Guidelines for Data Preparation

So, you are creating your own data, or you found a (little messy) external data source and you'd like to transform it for best analysis. Don't worry, and ...

Keep your data

  • Simple
  • Readable
  • Compact
  • Consistent

Good analysis and good visualization starts with good data. Data doesn't need to be perfect and large, but it needs to be well defined so you can make sense of it. The attention and care on how you measure, collect, store, manage, and prepare your data will pay off tremendously. The following guidelines can help your data get in better shape.


One table shows one entity, record by record. good example showing Presidents of the United States is below.

  • Each data table presents a single entity, such as people, publications, incidents, etc.
  • Each record should have a uniquely identifying id, ideally. If not, you cannot create links between records.
  • Avoid aggregating records. Each record should describe a specific item or observation.

Using Google Sheets as Databases

Google Sheets is a great solution for small to moderate sizes (a few thousand records, tens of attributes). 

  • Make sure the first header includes the column (attribute) name.
  • You can "freeze/fix" the topmost and leftmost columns, so that when you scroll in the spreadsheet, you always see the attribute name on the row top and the unique record identifiers on the left column (if you place your identifiers on left-most columns, which is highly suggested.
  • Read Design Better Tables by Andrew Coyle. And, come back to Keshif to sort, visualize, explore, and analyze your data 😎.

Numeric Attribute

Just the number. No abbreviations. Same scale for all records.

  • Remove the unit-names from the columns. If you list price of cellphones, do not encode price as $755, or the height as 7″. Keep only the numeric part. Then, set the unit name [TODO: Link to help].
  • Make sure all columns are encoded with the same unit (consistent). Setup for exploration is harder when part of your data is in milligrams and the other part is in grams.
  • Do not include abbreviations like "3M" or "3 million". Put down the number using digits, to whatever accuracy you have available. 
  • Ideally, encode the number in its simplest unit. For example, use "meter" measurements, instead of "kilometer". This is helpful to avoid cases like "1k" kilometers, and allows the interface to show "1M" meters.

Date/Time Attributes

When you load data using CSV or JSON files, the date attributes are loaded to Keshif as strings, and thus need to be parsed to create Date objects before they can be displayed with date/time semantics. Keshif does not internally deal with parsing date strings, and it does not impose any standard or "accepted" formats. Working with date objects is left to data loading, or to specifying attribute summaries. Thus, you will most probably want to use the JS API to create a browser that shows temporal features in your data. If you implement a customized JS callback to load your data, you may also need to parse any date-related string in your input appropriately.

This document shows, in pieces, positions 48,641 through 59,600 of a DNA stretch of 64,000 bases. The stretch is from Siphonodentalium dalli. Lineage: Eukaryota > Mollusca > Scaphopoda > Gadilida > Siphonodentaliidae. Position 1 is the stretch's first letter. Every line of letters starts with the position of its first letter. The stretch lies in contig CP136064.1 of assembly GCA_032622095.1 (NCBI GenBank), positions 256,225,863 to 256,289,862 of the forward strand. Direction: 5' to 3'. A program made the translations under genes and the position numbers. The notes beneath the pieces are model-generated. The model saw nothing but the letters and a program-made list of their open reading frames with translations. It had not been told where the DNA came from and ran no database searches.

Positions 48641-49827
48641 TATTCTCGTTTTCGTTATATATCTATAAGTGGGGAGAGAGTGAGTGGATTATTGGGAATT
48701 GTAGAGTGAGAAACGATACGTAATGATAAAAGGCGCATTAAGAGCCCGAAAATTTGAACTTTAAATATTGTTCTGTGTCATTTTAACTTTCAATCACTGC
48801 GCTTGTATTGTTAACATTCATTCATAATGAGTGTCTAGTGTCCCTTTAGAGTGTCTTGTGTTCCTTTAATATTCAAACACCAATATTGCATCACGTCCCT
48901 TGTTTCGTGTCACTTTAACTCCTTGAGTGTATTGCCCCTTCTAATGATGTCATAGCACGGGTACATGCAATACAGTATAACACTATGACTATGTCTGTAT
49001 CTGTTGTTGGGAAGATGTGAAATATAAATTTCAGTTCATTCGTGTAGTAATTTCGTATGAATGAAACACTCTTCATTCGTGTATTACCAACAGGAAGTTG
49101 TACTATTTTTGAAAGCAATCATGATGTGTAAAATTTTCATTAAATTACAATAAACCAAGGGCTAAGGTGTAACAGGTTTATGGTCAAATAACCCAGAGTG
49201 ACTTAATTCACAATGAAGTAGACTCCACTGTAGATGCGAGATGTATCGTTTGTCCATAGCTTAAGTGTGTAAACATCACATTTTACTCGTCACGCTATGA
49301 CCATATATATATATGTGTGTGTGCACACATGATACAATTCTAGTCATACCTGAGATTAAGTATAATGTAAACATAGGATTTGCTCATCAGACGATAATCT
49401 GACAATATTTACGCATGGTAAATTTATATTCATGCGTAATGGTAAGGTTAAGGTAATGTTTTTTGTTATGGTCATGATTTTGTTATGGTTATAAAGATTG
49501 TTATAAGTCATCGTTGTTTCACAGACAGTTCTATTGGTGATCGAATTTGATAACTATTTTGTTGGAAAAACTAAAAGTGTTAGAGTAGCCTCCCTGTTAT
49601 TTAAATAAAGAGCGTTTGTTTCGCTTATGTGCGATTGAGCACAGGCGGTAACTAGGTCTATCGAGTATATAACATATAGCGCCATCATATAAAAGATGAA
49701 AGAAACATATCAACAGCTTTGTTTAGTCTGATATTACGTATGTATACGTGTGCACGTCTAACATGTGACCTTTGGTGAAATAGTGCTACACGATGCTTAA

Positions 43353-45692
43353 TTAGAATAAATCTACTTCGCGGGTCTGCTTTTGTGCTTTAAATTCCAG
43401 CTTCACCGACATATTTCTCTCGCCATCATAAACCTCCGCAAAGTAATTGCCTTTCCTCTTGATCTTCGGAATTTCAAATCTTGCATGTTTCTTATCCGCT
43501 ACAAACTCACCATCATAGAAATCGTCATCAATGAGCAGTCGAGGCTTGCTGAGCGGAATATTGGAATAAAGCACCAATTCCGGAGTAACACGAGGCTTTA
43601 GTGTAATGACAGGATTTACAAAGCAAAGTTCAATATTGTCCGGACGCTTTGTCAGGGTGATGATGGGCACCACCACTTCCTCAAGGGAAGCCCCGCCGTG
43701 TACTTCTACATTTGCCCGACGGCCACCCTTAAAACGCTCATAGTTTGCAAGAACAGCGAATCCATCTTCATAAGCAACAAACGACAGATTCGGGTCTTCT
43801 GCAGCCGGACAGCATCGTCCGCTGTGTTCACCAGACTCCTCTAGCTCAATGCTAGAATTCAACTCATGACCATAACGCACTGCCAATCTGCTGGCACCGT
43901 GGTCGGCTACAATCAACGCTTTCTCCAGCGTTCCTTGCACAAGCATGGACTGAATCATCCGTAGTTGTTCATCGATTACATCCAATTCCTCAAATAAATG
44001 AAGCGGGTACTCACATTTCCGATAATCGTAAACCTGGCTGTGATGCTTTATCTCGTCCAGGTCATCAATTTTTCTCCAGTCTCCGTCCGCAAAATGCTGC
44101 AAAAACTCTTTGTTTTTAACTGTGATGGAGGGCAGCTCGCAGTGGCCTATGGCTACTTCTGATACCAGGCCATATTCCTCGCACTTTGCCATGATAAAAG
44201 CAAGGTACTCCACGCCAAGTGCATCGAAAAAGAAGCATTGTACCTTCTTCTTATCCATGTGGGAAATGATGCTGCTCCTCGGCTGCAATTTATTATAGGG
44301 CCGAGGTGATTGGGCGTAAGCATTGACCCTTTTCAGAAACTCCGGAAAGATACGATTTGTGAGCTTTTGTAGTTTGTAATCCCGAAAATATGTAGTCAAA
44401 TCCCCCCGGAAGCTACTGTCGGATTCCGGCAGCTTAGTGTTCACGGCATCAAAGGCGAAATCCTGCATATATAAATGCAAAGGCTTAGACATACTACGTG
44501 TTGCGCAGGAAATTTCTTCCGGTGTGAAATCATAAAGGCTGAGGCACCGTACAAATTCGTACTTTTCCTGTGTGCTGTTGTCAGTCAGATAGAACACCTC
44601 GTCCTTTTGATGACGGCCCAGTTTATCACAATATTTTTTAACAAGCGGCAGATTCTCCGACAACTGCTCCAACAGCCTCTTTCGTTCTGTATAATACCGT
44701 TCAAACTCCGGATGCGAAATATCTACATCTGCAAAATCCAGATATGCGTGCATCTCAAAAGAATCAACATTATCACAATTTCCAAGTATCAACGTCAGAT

You can use the default JS Date object to represent your time-attributes. For reference, you may use:

If you summarize an attribute of data type Date(), keshif automatically shows a line-chart with an appropriate level of aggregation.

You can use d3's time formatting functions to parse or display date strings. For details on the type of formats d3 recognizes, please refer to To use d3's formatting capabilities, you need to create a dateFormat object first, ideally before you create new kshf.Browser().

<code>var dateFormat = d3.time.format("%m/%d/%Y");

One option is to convert the type of the data to create a single summary. Assuming the "DateString" field holds values such as "1/25/2011", and using the dateFormat defined above, you may define the value for your summary as:

<code>  value: function(){ return dateFormat.parse(this.DateString); }

Another option is to update the data directly after it is loaded. This will give you more control over re-using the same Date() object to extract day/month/year/etc, or to re-format it for display.

<code>loadedCb: function(){
  var dateFormat = d3.time.format("%m/%d/%Y");
  kshf.dt.Data.forEach(function(d){ = dateFormat.parse(;

You may also use momentjs ( library for more flexibility (dealing with timezones, more advanced formatting and parsing options, etc.). If you choose to convert the attribute to a moment object, you can extract various time/date properties using functions in moment library. An example which extracts hour, date, month, year, and also the full JS Date (linechart) is available at:

To display the month/date/year/etc. on a linechart given a JS Date object, keshif retrieves the UTC-based values from date objects. If time-zone accuracy is important, please convert your time objects into the UTC timezone.

  • In future, Keshif may try to auto-detect certain date formats. However, at the moment, it does not impose a specific required format, and offers flexible ways to work with Date fields using JS.

  • Make sure all representations are consistent. If one columns in "May 2015", do not have columns like "2014", "2015-07", "07-2015", etc.

  • If the date value cannot be parsed, or invalid, the date value will be left empty for that record.

Categorical Attributes